NATIONAL HARBOR, Maryland, March 7, 2016 (LifeSiteNews) – Last week's Conservative Political Action Conference (CPAC) saw three presidential candidates speak, one candidate drop out, and one candidate skip the annual conservative confab in favor of campaigning.
In order of appearance, Ohio Governor John Kasich, Texas Senator Ted Cruz, neurologist Ben Carson, and Florida Senator Marco Rubio all addressed faith and family in their speeches to the enormous crowd of mostly young attendees. Carson announced the suspension of his presidential campaign on the main stage, while Donald Trump's campaign said he would focus on campaigning in Kansas.
“You should all know,” Kasich told attendees, “that you are all made special. No one has ever been made like you. And no one ever will. See, I believe the Lord makes us special for a special purpose.”
Pointing out a woman in the crowd, Kasich repeated that she “has been made special for a special purpose, and you have gifts that no one has. No one is quite like you, because you are made special, and your job is to find those gifts, and to live a life bigger than yourself, and change the world in which you live.”
“The Lord doesn't care whether you're running for president or whether you're helping someone who's in a hospital with the family who's depressed or making sure that no one gets bullied. … The Lord doesn't measure us one against the other. … [All tasks] are equal in his eyes.”
Kasich's speech and follow-up Q&A with Fox News host Sean Hannity focused on optimism, decentralized government, and empowering people through more jobs, less regulation, balanced budgets, lower tax rates, and community involvement.
Several hours later, Cruz used soaring rhetoric about repealing the Affordable Care Act, enacting tax reform and balancing the budget, and immigration. He also heavily criticized Trump on several occasions and focused many of his remarks on how to defeat ISIS and Muslim extremism.
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As with Kasich, his comments on faith and family issues were brief.
“We are one liberal justice away from the Supreme Court ruling that government can take our religious liberty away and force every one of us to violate our faith upon penalty of prison or fine,” said Cruz, addressing what he described as the second of three major issues of the election. “We are one liberal justice away from the Supreme Court ordering Ten Commandments monuments torn down all over this country.”
In a criticism of Trump, Cruz vowed to attendees that “I will not compromise away your religious liberty” by compromising “with Democrats” on Supreme Court justices.
Carson's expected announcement that he would suspend his campaign was the last speech by a presidential candidate on Friday. Carson said he had accepted the position of national chairman for My Faith Votes, a group dedicated to getting Christian voters to the polls.
Carson spoke at length about his faith in both his speech and a follow-up Q&A with Fox News contributor Mercedes Schlapp. He said policies should empower families, calling “faith and family” America's “pillars of strength.”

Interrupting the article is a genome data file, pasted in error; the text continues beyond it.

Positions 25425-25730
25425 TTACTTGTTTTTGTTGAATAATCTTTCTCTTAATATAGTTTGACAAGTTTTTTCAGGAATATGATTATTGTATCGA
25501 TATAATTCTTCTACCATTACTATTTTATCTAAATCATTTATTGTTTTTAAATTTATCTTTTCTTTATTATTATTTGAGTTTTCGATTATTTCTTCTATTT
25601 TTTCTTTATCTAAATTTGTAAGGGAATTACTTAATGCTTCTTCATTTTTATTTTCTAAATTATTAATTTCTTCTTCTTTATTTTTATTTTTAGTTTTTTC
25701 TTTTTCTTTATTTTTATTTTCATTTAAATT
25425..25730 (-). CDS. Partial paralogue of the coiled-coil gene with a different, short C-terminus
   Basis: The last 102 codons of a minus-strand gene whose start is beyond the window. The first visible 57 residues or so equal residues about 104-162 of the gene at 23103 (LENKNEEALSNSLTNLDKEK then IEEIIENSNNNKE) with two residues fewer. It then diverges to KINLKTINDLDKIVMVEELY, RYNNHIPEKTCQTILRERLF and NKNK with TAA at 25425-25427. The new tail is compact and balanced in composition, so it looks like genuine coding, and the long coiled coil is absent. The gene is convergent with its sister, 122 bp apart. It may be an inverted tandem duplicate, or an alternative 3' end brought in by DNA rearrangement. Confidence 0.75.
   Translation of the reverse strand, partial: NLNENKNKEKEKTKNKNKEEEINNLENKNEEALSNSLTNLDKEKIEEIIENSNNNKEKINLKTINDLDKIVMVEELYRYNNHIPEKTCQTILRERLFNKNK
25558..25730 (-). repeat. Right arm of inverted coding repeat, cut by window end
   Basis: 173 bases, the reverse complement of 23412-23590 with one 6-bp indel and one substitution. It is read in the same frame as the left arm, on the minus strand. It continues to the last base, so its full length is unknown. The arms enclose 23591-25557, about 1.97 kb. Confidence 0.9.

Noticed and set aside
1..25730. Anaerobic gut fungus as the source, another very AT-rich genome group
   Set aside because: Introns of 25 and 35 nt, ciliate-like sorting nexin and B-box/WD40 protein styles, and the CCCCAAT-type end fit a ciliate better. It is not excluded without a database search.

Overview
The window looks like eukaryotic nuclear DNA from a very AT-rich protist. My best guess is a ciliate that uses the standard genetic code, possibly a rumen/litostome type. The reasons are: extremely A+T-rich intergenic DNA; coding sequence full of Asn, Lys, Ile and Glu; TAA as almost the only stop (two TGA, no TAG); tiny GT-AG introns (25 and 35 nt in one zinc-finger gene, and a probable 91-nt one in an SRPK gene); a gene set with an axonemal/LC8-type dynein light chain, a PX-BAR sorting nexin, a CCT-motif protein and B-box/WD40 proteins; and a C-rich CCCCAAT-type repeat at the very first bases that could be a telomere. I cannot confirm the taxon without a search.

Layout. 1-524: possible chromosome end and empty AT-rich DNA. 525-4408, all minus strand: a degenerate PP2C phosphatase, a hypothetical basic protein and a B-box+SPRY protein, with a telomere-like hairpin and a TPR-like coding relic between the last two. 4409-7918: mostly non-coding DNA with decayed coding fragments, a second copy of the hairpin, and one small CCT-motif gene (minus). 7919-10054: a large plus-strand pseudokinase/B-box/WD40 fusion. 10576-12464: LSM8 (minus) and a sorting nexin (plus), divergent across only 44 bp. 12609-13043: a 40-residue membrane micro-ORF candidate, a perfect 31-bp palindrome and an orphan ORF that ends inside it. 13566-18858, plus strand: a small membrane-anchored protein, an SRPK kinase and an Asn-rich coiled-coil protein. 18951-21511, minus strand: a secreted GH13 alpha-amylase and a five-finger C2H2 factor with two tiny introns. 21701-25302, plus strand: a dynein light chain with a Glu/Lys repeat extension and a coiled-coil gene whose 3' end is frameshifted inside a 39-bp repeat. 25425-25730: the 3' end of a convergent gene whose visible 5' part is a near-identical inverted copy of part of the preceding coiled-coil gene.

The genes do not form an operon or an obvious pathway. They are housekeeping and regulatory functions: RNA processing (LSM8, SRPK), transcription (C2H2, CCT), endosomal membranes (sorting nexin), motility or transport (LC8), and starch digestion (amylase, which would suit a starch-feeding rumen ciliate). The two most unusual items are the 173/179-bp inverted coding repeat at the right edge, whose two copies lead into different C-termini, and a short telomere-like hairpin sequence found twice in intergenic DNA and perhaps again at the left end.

“Nothing is more important to me than my personal faith, and it is my faith that motivated me to be involved in the political process to begin with,” Carson said in a video statement posted on the My Faith Votes website.
“I believe Christians in this country can easily determine the next president of the United States and all other national and local leaders, should they simply show up at the polls,” he said.
On Saturday, Marco Rubio told CPAC attendees that America “was founded on a powerful spiritual principle: that our rights do not come from government, our rights do not come from our laws, our rights do not come from our leaders. Our rights come from God.”
Rubio said a better future for America includes “re-embracing and following the First Amendment. What that stands for is not just the right to believe anything you want, but the right to live out the teachings of your faith in every single aspect of your life.”
Later, Rubio stated that “conservatives believe in traditional values – not because we want to impose our beliefs on anyone, but because to abandon our values would be to ignore our history. Americans are not the most generous people on Earth because our laws make us generous. People do not donate to charity in this country in record amounts because we have a tax break from it. We do so because this nation has been changed by Judeo-Christian principles that teach us we have an obligation to care for one another. We believe in traditional values because, without them, without a belief in an all-powerful God, the very founding of this country is meaningless. … If there is no God, then where do your rights come from, other than what your leaders decide they are?”
Rubio addressed abortion several times during his speech and the following Q&A with CNN's Dana Bash. He told Bash that “my faith influences me to believe that all human life … is worthy of the protection of our laws.”
Trump had been expected to speak at CPAC at 8:30 Saturday morning. However, his campaign said he would prioritize campaigning in Kansas before the state's caucus on Saturday.
Cruz ended up winning the caucus, with nearly half of caucus-goers backing him. Trump placed a distant second.